In an article in the June 2009 issue of PLoS ONE journal, researchers take a different look at the concept of planning marine reserves. They suggest that selecting the areas of the ocean that should remain fished may be a more efficient management policy than selecting the areas where fishing should be banned.

Using spatial catch data from 13 commercial fisheries along the Pacific coast of Canada, the researchers set catch targets for each fishery that represented a small reduction (2%-5%) from current levels. Then, using a decision-support tool, they determined the minimum ocean area needed to maintain those catch targets, allowing the remaining area to be unfished. The result: those small reductions in fisheries yields could result in large unfished areas – totaling 20%-30% of previously fished waters – that also contained a significant proportion of the region’s representative habitat types.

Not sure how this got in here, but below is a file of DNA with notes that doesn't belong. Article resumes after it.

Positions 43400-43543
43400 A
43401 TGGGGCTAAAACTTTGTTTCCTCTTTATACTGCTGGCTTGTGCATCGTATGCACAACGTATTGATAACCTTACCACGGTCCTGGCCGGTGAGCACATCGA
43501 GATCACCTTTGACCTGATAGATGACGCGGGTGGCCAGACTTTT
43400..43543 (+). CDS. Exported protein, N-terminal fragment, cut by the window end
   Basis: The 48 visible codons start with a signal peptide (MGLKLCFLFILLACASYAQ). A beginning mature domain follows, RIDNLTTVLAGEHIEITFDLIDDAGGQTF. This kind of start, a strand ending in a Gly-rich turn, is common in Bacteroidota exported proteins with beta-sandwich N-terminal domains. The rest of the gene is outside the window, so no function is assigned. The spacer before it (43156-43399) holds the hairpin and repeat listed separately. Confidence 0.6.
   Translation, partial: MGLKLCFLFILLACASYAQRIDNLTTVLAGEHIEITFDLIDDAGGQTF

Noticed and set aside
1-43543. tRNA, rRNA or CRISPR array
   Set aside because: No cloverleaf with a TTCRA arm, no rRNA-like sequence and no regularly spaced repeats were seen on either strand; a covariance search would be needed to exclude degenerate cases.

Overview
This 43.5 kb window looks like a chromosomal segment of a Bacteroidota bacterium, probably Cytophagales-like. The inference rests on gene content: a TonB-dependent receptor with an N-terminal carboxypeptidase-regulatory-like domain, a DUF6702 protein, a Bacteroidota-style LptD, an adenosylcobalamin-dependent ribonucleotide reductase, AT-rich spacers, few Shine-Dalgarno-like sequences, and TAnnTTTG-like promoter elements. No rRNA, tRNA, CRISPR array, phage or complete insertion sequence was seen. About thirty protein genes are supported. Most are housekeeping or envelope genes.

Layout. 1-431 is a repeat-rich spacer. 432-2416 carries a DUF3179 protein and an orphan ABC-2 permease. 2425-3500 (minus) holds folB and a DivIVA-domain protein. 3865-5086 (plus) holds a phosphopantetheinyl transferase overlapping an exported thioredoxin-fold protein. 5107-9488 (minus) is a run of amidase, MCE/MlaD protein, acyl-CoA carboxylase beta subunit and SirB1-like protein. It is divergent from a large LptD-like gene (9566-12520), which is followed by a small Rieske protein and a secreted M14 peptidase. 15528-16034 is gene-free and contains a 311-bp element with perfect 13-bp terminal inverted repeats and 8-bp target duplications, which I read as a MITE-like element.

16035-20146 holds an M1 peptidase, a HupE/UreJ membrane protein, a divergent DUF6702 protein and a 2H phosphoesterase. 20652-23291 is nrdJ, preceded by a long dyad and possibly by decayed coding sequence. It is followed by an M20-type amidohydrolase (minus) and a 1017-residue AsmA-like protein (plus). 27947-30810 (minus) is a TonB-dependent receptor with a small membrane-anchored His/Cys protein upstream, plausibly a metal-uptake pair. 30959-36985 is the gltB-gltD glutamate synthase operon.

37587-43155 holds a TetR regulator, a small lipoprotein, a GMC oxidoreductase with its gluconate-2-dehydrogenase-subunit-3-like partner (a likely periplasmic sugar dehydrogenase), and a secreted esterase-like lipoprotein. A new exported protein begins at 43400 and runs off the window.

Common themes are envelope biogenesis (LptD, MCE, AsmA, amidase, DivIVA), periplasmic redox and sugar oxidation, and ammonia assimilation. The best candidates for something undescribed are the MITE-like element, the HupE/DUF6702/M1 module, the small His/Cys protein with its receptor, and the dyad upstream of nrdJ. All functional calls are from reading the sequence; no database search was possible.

“Our approach of selecting fishing areas instead of reserves could help redirect debate about the relative values that society places on conservation and extraction, in a framework that could gain much by losing little,” write co-authors Natalie Ban and Amanda Vincent of the University of British Columbia in Canada. (Ban has since moved to James Cook University in Australia.) “Instead of debating the merit of each potential marine reserve, the discourse could focus on analyses of the ecological benefits of small reductions in fishing,” they write. The article “Beyond Marine Reserves: Exploring the Approach of Selecting Areas where Fishing Is Permitted, Rather than Prohibited” is available for free at